Zhongshan kingdom (Chinese: 中山国; pinyin: zhōngshān guó) (nearly in the 4th century BC), a small vassal state in the mid-Warring States period, first invented and used the early three-hole spade money (Chinese: 三孔布币; pinyin: sān kǒng bù bì), whose contour looked like a mountain. At that time, the handicraft industry, business, iron-smelting industry and bronze casting industry in that kingdom were developed. Usually, people threaded the money together through these holes, which made it easier for people to carry, more convenient for the money to circulate. As a result, the three-hole spade money was well received among people at that time. Due to continuous wars, Zhongshan kingdom fell down and most of the three-hole spade money got lost. Today, there are few left and we can hardly find even in some nationalized large-scale museums.[4]

Knife money

Main article: Knife money

Yan State knife money (燕国刀币)

During the early Warring States, the state of Qi was one of the strongest in all of China. To show the strength of their kingdom and inherit the tradition of the fondness of knives as the northern grassland nationality, Qi carried out knife-money-system policy.[5]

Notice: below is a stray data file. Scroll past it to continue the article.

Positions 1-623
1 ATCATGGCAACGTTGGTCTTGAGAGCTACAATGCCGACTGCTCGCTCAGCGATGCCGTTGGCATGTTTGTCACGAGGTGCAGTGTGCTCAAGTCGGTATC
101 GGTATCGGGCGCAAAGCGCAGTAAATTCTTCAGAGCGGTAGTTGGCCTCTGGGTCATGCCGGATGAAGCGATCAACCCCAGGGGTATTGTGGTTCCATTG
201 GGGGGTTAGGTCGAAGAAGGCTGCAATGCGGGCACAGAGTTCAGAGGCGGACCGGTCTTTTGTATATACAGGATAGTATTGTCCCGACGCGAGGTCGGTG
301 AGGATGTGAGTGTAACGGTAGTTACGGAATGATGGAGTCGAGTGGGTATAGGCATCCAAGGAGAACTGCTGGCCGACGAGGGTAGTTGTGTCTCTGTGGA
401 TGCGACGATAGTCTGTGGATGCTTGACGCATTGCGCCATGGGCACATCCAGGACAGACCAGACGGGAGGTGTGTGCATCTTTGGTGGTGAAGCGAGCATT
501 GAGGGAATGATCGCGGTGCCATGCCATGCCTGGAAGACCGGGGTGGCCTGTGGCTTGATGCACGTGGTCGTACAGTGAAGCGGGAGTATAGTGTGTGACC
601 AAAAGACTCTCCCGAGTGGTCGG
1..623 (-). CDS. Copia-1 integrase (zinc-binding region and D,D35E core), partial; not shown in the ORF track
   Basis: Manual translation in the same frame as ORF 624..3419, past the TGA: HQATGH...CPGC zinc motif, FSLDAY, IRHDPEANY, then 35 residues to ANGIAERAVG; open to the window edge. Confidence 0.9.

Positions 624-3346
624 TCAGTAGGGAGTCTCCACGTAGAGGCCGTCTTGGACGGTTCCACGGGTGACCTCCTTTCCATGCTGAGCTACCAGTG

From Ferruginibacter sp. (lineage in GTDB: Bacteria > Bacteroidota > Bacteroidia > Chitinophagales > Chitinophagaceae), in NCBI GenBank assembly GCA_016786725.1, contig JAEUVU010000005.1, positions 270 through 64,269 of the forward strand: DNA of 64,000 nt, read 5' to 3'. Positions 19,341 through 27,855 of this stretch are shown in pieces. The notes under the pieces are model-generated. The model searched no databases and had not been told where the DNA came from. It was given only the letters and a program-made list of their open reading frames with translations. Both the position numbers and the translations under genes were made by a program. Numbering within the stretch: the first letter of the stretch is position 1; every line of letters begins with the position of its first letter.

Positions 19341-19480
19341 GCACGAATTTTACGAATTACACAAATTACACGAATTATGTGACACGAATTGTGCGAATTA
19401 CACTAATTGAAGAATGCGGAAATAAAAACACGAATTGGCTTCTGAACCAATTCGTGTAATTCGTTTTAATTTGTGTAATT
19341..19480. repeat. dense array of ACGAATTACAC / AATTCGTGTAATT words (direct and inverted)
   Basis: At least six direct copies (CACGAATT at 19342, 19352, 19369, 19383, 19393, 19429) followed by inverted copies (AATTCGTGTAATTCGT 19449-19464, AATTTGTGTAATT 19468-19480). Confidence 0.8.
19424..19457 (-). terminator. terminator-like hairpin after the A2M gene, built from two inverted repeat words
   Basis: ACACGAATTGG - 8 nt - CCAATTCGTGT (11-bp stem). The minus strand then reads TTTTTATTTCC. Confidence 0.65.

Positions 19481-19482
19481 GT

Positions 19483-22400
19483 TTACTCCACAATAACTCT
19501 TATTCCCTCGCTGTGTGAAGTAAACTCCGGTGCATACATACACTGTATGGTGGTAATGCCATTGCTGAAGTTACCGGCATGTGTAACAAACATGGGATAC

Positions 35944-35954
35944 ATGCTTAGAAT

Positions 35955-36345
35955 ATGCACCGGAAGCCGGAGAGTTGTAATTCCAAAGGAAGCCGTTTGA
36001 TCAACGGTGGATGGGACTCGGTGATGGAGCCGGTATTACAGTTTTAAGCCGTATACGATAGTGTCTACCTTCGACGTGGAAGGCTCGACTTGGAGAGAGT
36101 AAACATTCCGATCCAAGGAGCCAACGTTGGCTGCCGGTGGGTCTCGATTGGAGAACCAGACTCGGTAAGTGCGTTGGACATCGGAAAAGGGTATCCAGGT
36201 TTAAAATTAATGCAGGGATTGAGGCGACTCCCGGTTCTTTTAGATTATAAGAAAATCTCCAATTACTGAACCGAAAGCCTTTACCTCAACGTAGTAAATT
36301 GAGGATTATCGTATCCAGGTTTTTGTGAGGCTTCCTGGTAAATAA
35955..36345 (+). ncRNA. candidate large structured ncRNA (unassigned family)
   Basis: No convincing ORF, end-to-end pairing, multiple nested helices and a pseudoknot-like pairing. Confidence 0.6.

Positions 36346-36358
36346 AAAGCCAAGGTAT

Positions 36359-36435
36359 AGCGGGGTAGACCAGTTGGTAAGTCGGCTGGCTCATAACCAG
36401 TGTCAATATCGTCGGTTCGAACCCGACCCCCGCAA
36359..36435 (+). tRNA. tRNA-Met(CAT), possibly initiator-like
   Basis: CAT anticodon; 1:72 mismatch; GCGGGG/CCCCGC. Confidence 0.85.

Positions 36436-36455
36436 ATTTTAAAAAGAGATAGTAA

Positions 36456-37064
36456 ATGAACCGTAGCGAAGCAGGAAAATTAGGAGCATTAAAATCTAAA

In 279 BC, in the charge of Tian Dan (Chinese: 田单; pinyin: tián dān), the senior general, Qi successfully wiped out the enemy unit, the alliance of Han, Zhao, Wei, Qin, Chu and retook the lost land. Moreover, Qi Xiangwang (Chinese: 齐襄王; pinyin: qí xiāng wáng), the leader of Qi, returned to his own land after the five-year exile from his kingdom. In order to celebrate the great victory and the return of Qi Xiangwang, Qi produced the six-word knife money (六字大刀).[6] Besides the six-word one, there is three-word, four-word and five-word knife money as well.

Early round coins

Main article: List of Chinese cash coins by inscription § Warring states period

From 350 BC onwards, round coins started to be used. The round coins from the areas that previously used spade money, had round holes in their center. The round coins from the knife money areas typically had square holes. There are only two coins known to be exceptions to this general rule.[citation needed]